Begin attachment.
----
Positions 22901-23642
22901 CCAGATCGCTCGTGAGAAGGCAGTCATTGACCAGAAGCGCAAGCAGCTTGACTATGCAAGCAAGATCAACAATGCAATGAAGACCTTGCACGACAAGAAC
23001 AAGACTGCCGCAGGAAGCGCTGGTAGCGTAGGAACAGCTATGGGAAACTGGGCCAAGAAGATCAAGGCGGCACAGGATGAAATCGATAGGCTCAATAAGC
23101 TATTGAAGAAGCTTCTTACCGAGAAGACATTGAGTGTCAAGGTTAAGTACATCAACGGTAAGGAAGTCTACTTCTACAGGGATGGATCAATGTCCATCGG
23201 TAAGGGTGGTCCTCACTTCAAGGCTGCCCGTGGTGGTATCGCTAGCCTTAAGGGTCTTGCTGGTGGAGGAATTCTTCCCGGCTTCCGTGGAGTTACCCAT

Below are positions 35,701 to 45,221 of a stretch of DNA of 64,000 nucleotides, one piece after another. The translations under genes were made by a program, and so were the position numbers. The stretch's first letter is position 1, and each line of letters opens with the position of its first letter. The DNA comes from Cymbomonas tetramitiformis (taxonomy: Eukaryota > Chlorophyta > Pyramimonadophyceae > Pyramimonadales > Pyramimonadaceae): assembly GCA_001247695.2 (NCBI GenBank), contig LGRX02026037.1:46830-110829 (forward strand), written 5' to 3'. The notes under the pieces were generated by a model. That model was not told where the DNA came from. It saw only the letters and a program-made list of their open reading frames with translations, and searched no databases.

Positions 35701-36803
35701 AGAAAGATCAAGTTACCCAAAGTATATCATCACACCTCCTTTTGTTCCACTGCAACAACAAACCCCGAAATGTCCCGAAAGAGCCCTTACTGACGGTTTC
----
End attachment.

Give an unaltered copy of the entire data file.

Positions 22901-23642
22901 CCAGATCGCTCGTGAGAAGGCAGTCATTGACCAGAAGCGCAAGCAGCTTGACTATGCAAGCAAGATCAACAATGCAATGAAGACCTTGCACGACAAGAAC
23001 AAGACTGCCGCAGGAAGCGCTGGTAGCGTAGGAACAGCTATGGGAAACTGGGCCAAGAAGATCAAGGCGGCACAGGATGAAATCGATAGGCTCAATAAGC
23101 TATTGAAGAAGCTTCTTACCGAGAAGACATTGAGTGTCAAGGTTAAGTACATCAACGGTAAGGAAGTCTACTTCTACAGGGATGGATCAATGTCCATCGG
23201 TAAGGGTGGTCCTCACTTCAAGGCTGCCCGTGGTGGTATCGCTAGCCTTAAGGGTCTTGCTGGTGGAGGAATTCTTCCCGGCTTCCGTGGAGTTACCCAT

Below are positions 35,701 to 45,221 of a stretch of DNA of 64,000 nucleotides, one piece after another. The translations under genes were made by a program, and so were the position numbers. The stretch's first letter is position 1, and each line of letters opens with the position of its first letter. The DNA comes from Cymbomonas tetramitiformis (taxonomy: Eukaryota > Chlorophyta > Pyramimonadophyceae > Pyramimonadales > Pyramimonadaceae): assembly GCA_001247695.2 (NCBI GenBank), contig LGRX02026037.1:46830-110829 (forward strand), written 5' to 3'. The notes under the pieces were generated by a model. That model was not told where the DNA came from. It saw only the letters and a program-made list of their open reading frames with translations, and searched no databases.

Positions 35701-36803
35701 AGAAAGATCAAGTTACCCAAAGTATATCATCACACCTCCTTTTGTTCCACTGCAACAACAAACCCCGAAATGTCCCGAAAGAGCCCTTACTGACGGTTTC